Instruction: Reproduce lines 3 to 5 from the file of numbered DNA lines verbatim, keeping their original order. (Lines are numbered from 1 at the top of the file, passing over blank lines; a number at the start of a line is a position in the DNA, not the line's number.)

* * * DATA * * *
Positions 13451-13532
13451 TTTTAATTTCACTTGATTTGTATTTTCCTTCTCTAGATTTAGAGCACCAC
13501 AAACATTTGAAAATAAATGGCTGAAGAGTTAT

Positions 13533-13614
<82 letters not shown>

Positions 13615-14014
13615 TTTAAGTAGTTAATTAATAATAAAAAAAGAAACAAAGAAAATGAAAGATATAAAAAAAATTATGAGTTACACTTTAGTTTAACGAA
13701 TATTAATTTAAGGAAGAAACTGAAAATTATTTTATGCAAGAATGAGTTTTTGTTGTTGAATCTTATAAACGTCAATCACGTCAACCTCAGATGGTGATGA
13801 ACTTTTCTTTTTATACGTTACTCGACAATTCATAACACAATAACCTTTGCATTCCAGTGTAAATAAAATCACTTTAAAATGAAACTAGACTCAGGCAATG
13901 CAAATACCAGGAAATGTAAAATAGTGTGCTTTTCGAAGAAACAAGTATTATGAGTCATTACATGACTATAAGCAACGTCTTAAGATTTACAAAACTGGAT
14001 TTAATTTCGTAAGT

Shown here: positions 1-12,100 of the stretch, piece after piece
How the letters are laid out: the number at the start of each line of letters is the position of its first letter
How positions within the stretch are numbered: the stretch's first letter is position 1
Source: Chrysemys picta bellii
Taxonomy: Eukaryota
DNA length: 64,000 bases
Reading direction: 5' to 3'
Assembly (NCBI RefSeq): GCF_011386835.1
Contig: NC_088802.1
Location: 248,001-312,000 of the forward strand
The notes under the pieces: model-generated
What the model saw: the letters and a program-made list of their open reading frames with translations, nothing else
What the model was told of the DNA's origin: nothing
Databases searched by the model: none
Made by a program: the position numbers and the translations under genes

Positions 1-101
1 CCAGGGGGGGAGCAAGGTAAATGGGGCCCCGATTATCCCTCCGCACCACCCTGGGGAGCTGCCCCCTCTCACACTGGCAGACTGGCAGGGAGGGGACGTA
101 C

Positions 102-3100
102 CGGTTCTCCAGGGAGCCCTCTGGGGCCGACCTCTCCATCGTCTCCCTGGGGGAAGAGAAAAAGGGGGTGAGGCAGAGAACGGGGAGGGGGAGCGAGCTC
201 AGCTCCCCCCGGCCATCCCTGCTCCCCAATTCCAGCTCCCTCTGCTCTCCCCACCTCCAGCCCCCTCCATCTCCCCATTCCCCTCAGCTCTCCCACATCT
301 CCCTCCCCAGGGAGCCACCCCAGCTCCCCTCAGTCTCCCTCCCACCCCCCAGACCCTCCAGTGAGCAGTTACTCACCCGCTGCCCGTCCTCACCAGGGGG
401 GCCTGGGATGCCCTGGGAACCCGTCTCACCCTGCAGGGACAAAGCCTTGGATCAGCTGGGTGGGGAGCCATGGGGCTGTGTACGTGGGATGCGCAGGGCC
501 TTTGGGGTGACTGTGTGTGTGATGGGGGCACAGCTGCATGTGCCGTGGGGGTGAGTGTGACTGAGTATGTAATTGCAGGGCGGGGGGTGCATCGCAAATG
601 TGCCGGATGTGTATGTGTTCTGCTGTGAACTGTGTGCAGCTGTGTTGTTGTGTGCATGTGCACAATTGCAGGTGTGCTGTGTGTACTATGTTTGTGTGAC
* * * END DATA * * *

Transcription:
13501 AAACATTTGAAAATAAATGGCTGAAGAGTTAT

Positions 13533-13614
<82 letters not shown>